Adams holds the record for the most sixes in an individual innings, striking ten in a magnificent 141 against Kent at Chesterfield in 1992 and two years later Mohammad Azharuddin hit eight sixes in his 111 against Northamptonshire at Northampton.

The leading partnership – and at the time a world record – is 286 between Alan Hill and Iain Anderson against Cornwall at Derby in 1986 although the best against a first class county remains the 232 added by Barnett and John Morris against Somerset at Taunton in 1990.

On three occasions Derbyshire players have scored 1,000 or more one day runs in a single season with Dean Jones leading the way on 1,151 at an average of 67.70 in 1996. Barnett (1990) and Bowler (1993) are the others to pass the thousand run mark.

Billy Godleman, however, has a remarkable one day record for Derbyshire, scoring in excess of 500 runs per season in both 2018 and 2019 despite batting only eight times in each year.

Four wickets in an innings have been achieved a total of 179 times by Derbyshire bowlers, Dominic Cork and Mike Hendrick topping the list with 11 apiece, while five wickets in an innings has occurred just 47 times with Cork against the leader with four instances. Michael Holding, however, holds the record for the best analysis, taking 8-21 against Sussex at Hove in 1988. At the time a world record, it remains the best one day analysis in the UK.

Three players have taken hat tricks, Alan Ward taking four wickets in four balls against Sussex at Derby in 1970, while Colin Tunnicliffe took a hat trick against Worcestershire at Derby in 1979 and Martin Jean-Jacques performed the feat against Nottinghamshire at Derby in 1987.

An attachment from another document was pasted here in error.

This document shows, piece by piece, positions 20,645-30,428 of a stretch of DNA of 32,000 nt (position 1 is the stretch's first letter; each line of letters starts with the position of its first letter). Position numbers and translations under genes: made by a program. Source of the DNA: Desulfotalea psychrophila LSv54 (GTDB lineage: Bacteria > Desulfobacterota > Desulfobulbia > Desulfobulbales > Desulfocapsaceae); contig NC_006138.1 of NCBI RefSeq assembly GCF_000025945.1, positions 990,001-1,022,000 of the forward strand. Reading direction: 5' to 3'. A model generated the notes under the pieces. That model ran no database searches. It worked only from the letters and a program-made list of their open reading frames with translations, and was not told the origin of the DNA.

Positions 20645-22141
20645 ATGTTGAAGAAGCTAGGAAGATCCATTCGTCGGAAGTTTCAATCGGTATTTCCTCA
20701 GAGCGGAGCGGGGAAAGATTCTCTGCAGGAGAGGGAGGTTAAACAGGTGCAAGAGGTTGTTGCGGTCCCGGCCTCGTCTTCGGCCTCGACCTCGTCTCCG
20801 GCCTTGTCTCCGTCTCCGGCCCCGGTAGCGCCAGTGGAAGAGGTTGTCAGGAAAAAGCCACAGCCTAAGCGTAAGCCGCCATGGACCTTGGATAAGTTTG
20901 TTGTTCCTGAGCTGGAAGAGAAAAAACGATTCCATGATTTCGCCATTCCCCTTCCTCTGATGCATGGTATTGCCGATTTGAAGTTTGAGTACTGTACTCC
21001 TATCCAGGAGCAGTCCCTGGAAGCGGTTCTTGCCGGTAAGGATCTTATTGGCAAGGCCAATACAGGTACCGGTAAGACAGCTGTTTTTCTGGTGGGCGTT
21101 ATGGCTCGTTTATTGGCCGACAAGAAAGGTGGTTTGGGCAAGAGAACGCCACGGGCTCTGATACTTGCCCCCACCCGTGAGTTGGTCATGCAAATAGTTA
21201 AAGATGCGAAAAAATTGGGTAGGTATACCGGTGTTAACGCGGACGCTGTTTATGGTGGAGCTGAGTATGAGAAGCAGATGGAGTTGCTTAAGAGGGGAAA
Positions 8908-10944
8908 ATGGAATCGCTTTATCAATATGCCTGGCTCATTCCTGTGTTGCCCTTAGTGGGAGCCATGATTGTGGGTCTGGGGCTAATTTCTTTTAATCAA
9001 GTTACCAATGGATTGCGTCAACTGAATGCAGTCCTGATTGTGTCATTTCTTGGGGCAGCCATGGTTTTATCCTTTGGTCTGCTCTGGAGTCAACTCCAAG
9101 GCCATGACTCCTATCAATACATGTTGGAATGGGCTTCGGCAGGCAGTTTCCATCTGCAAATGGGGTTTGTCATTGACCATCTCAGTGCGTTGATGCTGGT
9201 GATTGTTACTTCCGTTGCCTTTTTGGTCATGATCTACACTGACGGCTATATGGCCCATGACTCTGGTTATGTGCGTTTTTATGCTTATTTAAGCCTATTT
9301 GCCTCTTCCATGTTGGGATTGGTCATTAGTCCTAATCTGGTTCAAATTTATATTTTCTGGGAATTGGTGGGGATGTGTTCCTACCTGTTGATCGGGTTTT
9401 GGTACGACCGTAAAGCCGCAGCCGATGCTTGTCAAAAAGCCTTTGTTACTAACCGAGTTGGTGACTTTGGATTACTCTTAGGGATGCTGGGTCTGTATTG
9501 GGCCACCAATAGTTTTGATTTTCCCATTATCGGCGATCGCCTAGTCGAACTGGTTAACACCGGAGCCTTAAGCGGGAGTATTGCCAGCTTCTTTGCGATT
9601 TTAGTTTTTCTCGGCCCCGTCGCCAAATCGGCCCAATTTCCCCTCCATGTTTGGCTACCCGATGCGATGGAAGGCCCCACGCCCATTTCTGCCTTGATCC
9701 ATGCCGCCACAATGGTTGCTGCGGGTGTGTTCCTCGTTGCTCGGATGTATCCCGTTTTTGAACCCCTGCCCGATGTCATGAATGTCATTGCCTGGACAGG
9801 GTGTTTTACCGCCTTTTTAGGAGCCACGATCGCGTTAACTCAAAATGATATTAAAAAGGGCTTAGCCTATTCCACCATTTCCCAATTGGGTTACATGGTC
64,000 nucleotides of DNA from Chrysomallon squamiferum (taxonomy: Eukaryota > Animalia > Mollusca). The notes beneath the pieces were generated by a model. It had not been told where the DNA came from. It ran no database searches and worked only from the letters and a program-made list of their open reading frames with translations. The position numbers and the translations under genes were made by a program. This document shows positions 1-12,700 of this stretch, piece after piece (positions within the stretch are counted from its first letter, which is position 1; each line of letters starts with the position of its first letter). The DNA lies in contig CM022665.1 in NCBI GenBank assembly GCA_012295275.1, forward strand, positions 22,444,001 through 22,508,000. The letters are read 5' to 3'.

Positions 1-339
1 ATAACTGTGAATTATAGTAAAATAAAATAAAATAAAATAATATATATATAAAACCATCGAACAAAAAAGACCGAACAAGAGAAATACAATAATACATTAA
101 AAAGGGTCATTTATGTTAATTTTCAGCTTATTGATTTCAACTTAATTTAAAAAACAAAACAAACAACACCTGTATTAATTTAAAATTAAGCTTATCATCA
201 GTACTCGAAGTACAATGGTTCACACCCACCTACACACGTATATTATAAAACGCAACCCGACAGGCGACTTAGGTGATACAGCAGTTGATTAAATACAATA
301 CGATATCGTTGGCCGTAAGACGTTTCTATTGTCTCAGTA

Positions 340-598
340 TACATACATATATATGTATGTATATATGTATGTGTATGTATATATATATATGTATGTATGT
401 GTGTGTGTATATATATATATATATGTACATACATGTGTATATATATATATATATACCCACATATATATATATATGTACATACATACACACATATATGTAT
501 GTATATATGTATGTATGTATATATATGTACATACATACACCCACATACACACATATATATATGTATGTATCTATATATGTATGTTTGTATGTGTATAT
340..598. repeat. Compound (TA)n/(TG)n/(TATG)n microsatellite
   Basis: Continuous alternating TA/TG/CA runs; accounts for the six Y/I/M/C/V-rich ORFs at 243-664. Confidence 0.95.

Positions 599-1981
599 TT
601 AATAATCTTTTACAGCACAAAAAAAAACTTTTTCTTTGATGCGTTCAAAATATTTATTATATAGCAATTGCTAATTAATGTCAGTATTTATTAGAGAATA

Eddie Barlow took the most wickets in a season for the county – 44 in 1978 – while Taylor’s 34 dismissals behind the stumps in 1975 is the record for a gloveman, helped by the seven dismissals he made in a single match against Lancashire at Old Trafford.

The record for most catches in a match by an outfielder is held by Ashley Harvey-Walker who took four against Sussex at Hove in 1971.

For many county cricketers, the highlight of their career was a Lord’s final and in reaching six of them, 49 players had the privilege of representing Derbyshire at the Home of Cricket.

Barnett played in four, winning twice, while Taylor played in three, winning once. Peter Kirsten’s 104 runs are the most scored in Lord’s finals for the county with Warner’s four wickets topping the bowler’s list.

Some of the biggest changes witnessed in the game have come about in one day cricket. Red balls and white clothing were the order of the day for three decades until in 1993 – in the Sunday League only – coloured clothing was introduced. In that same summer when Derbyshire won the Benson and Hedges Cup, however, teams still played in whites with a red ball.

It wasn’t until 1999 that all one day cricket was played in coloured clothing with names and numbers on the shirt backs.

Derbyshire have produced a new kit for the Royal London competition in 2022 and it harks back in design to the 1993 shirt which included – or as near as could be produced – the original club colours.